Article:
Curiosity is a large driver for consumers trying plant-based products, with our EMENA research uncovering that 65% of consumers buy plant-based dairy alternatives as an opportunity to try something new. ofi’s nut ingredients can contribute to achieving the right flavour, texture and functionality for innovative plant-based alternatives such as a barista nut milk.
As the plant-based trend matures, alternatives can stand out by addressing additional food trends like clean label or on trend flavours. For example, meat alternatives have made many advancements in achieving comparable taste and texture to meat over the past few years, but consumer demand for simple, recognisable ingredients in their foods is driving some manufacturers to make adjustments. Here, spices and herbs can help mask off notes in soy or pea-based meat alternatives, with a pantry staple like black pepper being especially helpful in counteracting bitterness.
Another area of opportunity for alternatives is “familiar with a twist” options. One example is taking a plant-based chicken nugget and creating a Nashville Hot version.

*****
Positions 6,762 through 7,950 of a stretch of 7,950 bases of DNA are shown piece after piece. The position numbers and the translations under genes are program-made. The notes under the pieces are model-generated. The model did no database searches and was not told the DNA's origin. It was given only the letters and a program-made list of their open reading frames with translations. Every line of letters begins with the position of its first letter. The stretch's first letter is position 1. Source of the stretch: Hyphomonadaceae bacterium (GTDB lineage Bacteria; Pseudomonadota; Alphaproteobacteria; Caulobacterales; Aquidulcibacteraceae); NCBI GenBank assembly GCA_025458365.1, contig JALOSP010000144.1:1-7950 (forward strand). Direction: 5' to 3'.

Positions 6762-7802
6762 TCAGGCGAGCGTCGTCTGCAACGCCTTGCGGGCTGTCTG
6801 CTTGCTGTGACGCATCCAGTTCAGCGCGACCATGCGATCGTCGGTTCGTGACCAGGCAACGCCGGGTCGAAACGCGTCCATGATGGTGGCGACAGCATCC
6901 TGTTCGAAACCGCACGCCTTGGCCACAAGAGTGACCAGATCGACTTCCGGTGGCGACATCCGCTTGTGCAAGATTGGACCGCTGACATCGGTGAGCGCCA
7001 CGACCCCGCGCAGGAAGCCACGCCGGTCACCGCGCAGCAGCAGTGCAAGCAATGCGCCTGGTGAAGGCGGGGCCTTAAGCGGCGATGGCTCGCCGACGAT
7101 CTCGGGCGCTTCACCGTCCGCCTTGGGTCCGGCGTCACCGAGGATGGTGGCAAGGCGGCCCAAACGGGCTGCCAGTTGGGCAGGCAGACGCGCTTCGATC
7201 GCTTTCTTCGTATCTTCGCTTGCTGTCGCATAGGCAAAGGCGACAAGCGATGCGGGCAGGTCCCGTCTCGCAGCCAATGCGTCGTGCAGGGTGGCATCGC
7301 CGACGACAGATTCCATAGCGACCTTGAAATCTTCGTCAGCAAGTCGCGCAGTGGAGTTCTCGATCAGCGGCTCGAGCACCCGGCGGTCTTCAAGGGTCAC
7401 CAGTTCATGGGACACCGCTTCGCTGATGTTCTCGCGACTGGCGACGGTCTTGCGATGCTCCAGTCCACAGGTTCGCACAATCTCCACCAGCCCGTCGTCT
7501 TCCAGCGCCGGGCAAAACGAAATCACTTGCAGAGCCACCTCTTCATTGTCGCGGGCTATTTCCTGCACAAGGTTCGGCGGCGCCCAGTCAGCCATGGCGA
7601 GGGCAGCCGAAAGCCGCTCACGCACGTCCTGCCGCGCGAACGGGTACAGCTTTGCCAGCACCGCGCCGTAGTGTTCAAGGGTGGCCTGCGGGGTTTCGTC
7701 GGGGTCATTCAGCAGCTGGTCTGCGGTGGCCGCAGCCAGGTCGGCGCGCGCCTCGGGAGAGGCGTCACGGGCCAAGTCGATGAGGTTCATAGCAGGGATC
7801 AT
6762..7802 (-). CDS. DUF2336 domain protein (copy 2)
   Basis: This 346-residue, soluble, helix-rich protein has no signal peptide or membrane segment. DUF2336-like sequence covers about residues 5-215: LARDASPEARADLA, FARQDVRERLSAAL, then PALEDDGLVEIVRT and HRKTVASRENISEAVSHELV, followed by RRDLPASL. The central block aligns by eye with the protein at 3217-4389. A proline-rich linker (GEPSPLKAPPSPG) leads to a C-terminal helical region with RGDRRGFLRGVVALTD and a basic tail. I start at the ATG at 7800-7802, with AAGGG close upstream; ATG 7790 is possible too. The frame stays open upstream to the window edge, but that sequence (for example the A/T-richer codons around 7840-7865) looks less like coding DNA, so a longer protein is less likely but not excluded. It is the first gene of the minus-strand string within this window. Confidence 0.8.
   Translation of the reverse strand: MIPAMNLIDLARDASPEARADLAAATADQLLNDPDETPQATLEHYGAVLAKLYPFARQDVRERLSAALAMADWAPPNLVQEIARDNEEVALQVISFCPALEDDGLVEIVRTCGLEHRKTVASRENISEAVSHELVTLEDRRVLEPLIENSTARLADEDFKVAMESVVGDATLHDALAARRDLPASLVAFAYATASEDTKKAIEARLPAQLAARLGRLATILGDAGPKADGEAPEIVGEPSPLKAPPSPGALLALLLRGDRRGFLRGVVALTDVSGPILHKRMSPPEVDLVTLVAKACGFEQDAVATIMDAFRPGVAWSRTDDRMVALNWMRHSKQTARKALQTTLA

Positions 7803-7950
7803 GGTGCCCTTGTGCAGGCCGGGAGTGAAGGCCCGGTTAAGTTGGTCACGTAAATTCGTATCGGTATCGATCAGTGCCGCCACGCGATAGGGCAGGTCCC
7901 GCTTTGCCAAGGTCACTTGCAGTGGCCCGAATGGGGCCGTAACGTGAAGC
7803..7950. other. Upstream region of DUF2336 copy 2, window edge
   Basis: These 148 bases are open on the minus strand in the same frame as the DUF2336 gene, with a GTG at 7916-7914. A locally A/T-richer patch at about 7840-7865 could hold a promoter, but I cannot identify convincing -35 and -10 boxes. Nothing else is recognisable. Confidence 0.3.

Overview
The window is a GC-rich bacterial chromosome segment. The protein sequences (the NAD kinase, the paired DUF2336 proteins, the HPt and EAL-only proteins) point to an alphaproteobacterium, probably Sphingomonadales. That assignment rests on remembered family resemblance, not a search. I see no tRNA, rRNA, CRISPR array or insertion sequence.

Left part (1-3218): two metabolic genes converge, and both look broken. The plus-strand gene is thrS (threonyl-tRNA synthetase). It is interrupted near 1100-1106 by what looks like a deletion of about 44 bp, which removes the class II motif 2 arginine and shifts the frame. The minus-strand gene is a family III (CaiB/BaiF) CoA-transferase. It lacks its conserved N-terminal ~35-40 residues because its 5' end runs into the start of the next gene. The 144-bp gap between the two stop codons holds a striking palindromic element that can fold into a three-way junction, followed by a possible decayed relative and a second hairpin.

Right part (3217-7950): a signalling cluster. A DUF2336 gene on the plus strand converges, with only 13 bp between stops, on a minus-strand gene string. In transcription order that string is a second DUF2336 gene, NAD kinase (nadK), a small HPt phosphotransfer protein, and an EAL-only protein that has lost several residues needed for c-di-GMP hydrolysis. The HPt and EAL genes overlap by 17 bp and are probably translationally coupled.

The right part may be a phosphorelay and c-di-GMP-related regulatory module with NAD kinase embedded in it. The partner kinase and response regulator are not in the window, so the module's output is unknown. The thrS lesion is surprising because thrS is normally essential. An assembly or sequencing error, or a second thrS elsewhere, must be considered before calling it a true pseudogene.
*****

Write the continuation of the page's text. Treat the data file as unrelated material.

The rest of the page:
Dietary requirements such as gluten or lactose intolerance are another aspect of the Alterna-world trend. Nuts can help out here – for example, ofi’s minimally processed almond and cashew flours can give a great texture to baked goods and pastries.
Sustainability gets specific
It’s time to get to the root of your ingredients – consumers are looking for demonstrable sustainable farming and regenerative practices. This means companies should be digging into production metrics like water consumption, agricultural inputs and diversion of waste streams. Manufacturers can also partner with suppliers and growers to support environmental causes.
ofi’s sustainability initiatives in the cashew, cocoa, coffee, hazelnut and almond supply chains are one way we’re working toward our purpose: to source, grow and produce ingredients that are good for consumers, farmers and the world around us.
For example, Cashew Trail has been ofi’s declared 2030 sustainability targets across the cashew supply chain from farm to factory. These are in line with the UN’s Sustainable Development Goals and include an ambitious goal to fight poverty and create economic opportunity by improving the livelihoods of people living in cashew communities and growing farmer yields.